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Q: moon rotation ( Answered,   3 Comments )
Subject: moon rotation
Category: Science > Astronomy
Asked by: alb-ga
List Price: $2.00
Posted: 04 Nov 2002 13:47 PST
Expires: 04 Dec 2002 13:47 PST
Question ID: 98625
Why does our moon always face the earth while others rotate with
respect to their planets?  How exactly does ours face us; that is, is
there ANY change over the centuries, however miniscule?
Subject: Re: moon rotation
Answered By: alienintelligence-ga on 05 Nov 2002 00:19 PST
Hi alb

This is a really good question. The answer lies in
the same reason we have high and low tides on Earth.
The mass of the Earth tugs on the Moon in the same
way the moon pulls on the Earth. Since the Earth is
so much greater in size it is able to distort the
sphere of the moon. The Earth draws mass from the Moon
towards it. This elongation of the Moon reduces its 
rotational velocity and converts it to heat. Eventually
the spin is nearly nullified.

The elongation is drawn along an axis pointing to the
Earth. It results in permanent tidal bulges which makes it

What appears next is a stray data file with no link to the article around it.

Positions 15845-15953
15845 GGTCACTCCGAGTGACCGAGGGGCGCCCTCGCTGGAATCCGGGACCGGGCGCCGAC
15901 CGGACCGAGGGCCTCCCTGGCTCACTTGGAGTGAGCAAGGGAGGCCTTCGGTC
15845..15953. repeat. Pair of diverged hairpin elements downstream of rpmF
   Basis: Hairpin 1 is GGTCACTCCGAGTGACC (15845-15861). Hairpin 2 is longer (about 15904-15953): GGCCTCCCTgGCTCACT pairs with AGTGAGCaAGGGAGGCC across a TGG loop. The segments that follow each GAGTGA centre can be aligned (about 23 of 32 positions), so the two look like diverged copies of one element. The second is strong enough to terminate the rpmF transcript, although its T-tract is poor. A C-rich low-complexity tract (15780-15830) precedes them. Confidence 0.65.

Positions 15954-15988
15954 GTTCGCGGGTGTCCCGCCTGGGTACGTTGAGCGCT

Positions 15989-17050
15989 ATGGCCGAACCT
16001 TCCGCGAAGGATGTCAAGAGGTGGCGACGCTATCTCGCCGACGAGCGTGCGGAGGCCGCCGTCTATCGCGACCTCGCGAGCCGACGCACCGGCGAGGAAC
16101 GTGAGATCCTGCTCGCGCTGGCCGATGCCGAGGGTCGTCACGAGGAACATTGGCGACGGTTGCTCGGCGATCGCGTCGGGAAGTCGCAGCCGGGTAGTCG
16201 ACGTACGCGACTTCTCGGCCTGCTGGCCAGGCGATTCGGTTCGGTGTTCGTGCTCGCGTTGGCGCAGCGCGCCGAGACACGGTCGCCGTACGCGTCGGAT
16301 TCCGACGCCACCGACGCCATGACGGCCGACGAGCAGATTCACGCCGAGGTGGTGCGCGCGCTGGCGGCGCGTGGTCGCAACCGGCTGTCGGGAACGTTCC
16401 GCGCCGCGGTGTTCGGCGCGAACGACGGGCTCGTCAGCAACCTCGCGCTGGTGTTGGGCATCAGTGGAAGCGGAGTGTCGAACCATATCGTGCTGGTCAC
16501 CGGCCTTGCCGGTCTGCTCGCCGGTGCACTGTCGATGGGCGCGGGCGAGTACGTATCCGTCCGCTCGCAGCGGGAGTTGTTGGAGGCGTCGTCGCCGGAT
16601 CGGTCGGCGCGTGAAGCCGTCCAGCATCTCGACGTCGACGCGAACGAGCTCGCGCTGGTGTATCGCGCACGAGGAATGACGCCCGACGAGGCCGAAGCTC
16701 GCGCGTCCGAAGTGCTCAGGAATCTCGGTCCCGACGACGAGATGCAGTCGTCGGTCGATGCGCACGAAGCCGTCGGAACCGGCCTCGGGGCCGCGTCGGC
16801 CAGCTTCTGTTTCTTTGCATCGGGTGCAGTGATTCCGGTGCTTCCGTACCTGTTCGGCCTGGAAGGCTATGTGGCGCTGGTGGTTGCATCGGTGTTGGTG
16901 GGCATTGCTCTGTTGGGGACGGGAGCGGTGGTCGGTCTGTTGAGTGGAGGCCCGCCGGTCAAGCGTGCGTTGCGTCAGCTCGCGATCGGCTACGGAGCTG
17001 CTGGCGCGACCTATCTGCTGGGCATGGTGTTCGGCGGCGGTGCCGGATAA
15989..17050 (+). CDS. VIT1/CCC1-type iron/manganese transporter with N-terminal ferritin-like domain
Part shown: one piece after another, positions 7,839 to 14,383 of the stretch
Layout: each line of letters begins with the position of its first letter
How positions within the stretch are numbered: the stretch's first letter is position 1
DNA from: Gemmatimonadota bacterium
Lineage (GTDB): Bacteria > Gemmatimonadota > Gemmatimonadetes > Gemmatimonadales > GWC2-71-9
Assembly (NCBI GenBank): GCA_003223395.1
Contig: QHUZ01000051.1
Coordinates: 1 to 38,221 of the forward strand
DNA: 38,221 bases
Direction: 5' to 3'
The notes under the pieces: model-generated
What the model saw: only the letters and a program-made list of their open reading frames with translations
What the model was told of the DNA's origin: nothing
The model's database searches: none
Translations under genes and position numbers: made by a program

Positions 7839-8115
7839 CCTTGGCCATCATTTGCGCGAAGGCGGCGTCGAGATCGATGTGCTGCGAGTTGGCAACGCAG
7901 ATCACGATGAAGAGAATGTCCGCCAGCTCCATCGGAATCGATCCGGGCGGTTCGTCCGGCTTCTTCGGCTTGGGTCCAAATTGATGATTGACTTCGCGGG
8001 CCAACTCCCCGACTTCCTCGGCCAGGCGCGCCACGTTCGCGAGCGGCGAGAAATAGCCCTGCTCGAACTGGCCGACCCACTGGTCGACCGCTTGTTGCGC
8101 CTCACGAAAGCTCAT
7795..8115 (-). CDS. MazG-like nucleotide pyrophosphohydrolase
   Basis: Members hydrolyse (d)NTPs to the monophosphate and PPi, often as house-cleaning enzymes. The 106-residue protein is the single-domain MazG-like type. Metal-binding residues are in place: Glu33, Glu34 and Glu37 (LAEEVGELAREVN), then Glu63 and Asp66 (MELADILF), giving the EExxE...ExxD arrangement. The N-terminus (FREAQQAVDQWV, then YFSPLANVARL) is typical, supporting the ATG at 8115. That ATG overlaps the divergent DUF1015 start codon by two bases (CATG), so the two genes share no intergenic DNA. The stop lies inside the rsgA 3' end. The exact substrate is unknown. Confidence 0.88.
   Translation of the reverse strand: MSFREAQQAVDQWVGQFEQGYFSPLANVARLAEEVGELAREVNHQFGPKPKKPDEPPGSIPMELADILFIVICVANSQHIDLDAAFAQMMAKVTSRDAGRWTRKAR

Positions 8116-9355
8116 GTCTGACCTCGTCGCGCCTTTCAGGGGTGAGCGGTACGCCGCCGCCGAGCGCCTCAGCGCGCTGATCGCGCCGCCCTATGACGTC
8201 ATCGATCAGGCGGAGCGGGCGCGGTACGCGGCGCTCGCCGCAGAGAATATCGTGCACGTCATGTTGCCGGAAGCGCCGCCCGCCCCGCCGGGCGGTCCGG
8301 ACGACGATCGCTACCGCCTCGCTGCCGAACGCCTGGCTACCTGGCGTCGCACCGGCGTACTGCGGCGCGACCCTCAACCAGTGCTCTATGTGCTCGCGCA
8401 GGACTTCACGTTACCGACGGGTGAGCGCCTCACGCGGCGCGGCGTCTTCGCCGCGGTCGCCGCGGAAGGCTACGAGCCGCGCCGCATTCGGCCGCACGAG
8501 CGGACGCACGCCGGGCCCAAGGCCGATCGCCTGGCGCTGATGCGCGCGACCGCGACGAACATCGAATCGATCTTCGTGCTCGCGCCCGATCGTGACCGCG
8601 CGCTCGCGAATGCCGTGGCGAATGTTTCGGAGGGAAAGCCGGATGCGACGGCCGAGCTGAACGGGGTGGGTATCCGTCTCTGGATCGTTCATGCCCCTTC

dynamically most stable if one end of the bulge is always 
pointed towards the Earth.  

This process is called Tidal Locking. A very gradual
process. The dynamics of it are explained in detail

"[21.06] Tidal Despinning Timescales in the Solar System"
C.F. Chyba (SETI Institute and Stanford University), P. J.
Thomas (U. Wisconsin, Eau Claire)
[ ]

"Planets and satellites in the Solar System despin to a
spin-evolved end-state due to tidal dissipation. The usual
derivation for the despinning timescale sets the change in spin
angular momentum equal to the gravitational torque acting on
the object's tidal bulge (MacDonald 1964, Goldreich and Soter
1966, Peale 1974, 1977). The despinning timescale is found to
be proportional to the difference between the initial and final
spin angular velocities, and is finite. However, this
approximate derivation ignores the orbital mean motion n of the
despinning object, and is less and less satisfactory as the
object's spin angular velocity w approaches n. We have instead
calculated tidal despinning times by applying the formalism of
Peale and Cassen (1978) to calculate tidal energy dissipation
due to tides raised on a non-spin-locked object. Tidal heating
in the latter case is larger than tidal heating in the spin
locked case by a factor (1/7)[(w-n)/n](1/e2), where e is the
orbital eccentricity. This factor is initially greater than 104
for many objects in the Solar System. Calculating despinning
times from energy loss, we find that the despinning timescale
includes a previously neglected term that goes to infinity
logarithmically as w approaches n. In this sense all despinning